What is to be done? 

    • First crucial step in addressing these risks is to recognize the flood-prone areas and acknowledge that urban expansion is encroaching upon them. 
    • There is a need for adaptive measures that take into account the different needs of low-income residents and unauthorized structures belonging to the affluent. 
    • Every city should conduct comprehensive scientific mapping of flood-prone areas. 
    • Housing in these areas can be made more resilient to floods and protect low-income housing. Like the stilt houses used by communities like the Mishing and the Miyah along the Brahmaputra river, which can serve as a model for flood-resilient housing. 

    3 . Facts for Prelims

    Lambadi embroidery

    • Traditionally, Lambadis were a nomadic tribe. They came to Gujarat and Rajasthan from Afghanistan and then migrated south with the Mughal army
    •  The Lambadis are a semi-nomadic tribe who originally came from Marwar. They are also known as Banjaras. They live mostly in the states of Karnataka, Tamil Nadu, Telangana and Andhra Pradesh
    • Lambada embroidery consists of the patchwork, appliqué, beadwork and embroidery together. Elaborate mirror work and exquisite embroidery used to mark the Lambadi women’s clothes.
    • Tamil Lambadi embroidery designs are all geometrical patterns with squares, rectangles, and circles. They have also been influenced by the local forests, birds, fruits and flowers. These are not the same as those of the Banjaras in Andhra Pradesh or the Lambanis in Karnataka. Tamil Lambadi embroidery designs are more filled in, though the stitches, 42 of them, are quite similar. They don’t use mirrors as much as the others do,”

    Economic Intelligence Council

    • The Economic Intelligence Council is the apex forum overseeing government agencies responsible for economic intelligence and combating economic offences in India. 
    • The Council is also the apex of 18regional economic intelligence committees, and is part of the Ministry of Finance.  
    • It is responsible for coordination, strategy and information-sharing amongst the government agencies responsible for intelligence and control of economic offences such as smuggling, money laundering tax evasion and fraud.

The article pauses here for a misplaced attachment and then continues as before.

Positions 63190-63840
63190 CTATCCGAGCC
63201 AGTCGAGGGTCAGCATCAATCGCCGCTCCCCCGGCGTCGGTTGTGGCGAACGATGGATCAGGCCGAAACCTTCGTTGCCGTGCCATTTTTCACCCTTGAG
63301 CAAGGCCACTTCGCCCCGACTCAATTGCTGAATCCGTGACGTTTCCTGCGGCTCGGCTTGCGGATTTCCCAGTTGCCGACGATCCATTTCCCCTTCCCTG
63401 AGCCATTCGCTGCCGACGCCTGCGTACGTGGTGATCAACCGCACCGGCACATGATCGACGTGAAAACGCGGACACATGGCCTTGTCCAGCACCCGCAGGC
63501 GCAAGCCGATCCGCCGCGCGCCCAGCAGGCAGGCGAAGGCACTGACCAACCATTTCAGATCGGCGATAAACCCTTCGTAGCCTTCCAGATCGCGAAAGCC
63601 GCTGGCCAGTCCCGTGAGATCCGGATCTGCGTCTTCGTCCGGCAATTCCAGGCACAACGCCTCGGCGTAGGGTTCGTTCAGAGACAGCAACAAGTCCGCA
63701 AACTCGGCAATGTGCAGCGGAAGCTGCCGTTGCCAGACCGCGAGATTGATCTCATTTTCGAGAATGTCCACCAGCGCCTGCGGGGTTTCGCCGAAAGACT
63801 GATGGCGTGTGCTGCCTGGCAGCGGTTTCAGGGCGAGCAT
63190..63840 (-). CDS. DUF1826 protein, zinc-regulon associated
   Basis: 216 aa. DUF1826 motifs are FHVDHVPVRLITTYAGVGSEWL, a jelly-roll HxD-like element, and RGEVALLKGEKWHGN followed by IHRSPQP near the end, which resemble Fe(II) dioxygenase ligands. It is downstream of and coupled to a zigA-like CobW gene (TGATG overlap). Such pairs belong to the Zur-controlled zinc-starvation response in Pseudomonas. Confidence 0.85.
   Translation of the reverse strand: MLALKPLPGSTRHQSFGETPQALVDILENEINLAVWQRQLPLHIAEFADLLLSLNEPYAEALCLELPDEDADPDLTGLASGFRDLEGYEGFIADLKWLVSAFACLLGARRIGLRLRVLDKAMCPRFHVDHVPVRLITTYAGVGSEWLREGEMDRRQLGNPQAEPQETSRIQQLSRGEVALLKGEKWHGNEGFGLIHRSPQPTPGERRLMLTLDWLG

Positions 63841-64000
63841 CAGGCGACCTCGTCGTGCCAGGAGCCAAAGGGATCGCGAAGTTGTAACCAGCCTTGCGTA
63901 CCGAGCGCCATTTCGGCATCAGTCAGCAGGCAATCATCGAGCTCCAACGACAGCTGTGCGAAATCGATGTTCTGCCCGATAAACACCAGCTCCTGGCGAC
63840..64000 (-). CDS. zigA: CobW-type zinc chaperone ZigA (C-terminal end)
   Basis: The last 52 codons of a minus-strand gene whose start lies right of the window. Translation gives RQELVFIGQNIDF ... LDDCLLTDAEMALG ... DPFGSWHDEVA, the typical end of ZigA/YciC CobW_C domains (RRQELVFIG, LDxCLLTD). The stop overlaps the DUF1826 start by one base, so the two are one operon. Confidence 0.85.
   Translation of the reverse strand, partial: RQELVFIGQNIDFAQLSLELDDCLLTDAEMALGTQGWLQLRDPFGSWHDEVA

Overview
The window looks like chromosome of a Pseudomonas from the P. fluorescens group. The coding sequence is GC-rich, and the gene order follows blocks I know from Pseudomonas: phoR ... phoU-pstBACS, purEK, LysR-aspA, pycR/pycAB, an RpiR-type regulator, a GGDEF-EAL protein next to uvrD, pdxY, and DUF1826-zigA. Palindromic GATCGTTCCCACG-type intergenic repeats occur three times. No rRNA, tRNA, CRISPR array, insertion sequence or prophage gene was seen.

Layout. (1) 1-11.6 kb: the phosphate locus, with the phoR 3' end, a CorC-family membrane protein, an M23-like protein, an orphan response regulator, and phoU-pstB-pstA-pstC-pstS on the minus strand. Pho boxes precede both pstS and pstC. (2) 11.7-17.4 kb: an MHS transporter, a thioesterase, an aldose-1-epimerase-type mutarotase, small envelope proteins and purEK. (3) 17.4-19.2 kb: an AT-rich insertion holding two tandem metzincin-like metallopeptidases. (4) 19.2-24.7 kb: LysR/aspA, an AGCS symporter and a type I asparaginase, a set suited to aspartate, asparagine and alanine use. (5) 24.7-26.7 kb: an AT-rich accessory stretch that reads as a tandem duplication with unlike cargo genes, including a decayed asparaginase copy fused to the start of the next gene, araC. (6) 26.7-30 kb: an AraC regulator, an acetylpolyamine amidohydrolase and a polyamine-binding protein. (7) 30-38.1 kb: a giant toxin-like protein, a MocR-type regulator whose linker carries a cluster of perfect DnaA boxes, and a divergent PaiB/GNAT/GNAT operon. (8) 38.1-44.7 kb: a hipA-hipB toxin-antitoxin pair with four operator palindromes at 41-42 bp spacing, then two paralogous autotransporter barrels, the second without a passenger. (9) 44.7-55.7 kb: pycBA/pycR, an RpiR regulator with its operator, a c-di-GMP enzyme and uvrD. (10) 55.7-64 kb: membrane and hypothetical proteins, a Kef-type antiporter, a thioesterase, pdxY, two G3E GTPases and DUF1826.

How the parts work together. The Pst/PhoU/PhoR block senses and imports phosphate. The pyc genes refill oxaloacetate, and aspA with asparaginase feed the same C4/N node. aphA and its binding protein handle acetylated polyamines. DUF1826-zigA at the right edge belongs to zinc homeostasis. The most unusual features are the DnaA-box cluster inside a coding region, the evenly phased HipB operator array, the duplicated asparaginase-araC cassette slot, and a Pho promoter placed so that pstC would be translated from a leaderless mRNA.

• The chairperson of the Economic Intelligence Council is the Finance Minister of India. 
    • Its chief members include the Governor of the Reserve Bank of India (RBI), Chairman of the Securities and Exchange Board of India (SEBI) and the Directors of the Central Bureau of Investigation (CBI), Narcotics Control Bureau (NCB) and the Directorate of Revenue Intelligence (DRI). 

    Goa Maritime Conclave (GMC)

    • The GMC is the Indian Navy’s outreach Initiative providing a multinational platform to harness the collective wisdom of practitioners of maritime security and the academia towards garnering outcome-oriented maritime thought. 
    • The previous editions of the biennial event were held in 2017, 2019, and 2021.  
    • The theme for this year’s edition of GMC is ‘Maritime Security in the Indian Ocean Region: Converting Common Maritime Priorities into Collaborative Mitigating Frameworks’. 
    • The event hosted Minister/ Chiefs of Navies/ Heads of Maritime Forces from 12 IOR countries comprising Bangladesh, Comoros, Indonesia, Madagascar, Malaysia, Maldives, Mauritius, Myanmar, Seychelles, Singapore, Sri Lanka and Thailand.

    Prisoner’s dilemma

    • Prisoner’s Dilemma refers to one of the most popular “games” in Game Theory, which is itself a branch of science that helps understand how people/entities behave under different circumstances. By simulating a game, Game Theory also shows how to achieve the best outcome. 
    • The concept of the Prisoner’s Dilemma, when applied in the domain of international relations, can explain and analyse various situations where countries face strategic decision-making challenges. For example, when two or more countries engage in an arms race, they often do so out of mutual fear and mistrust.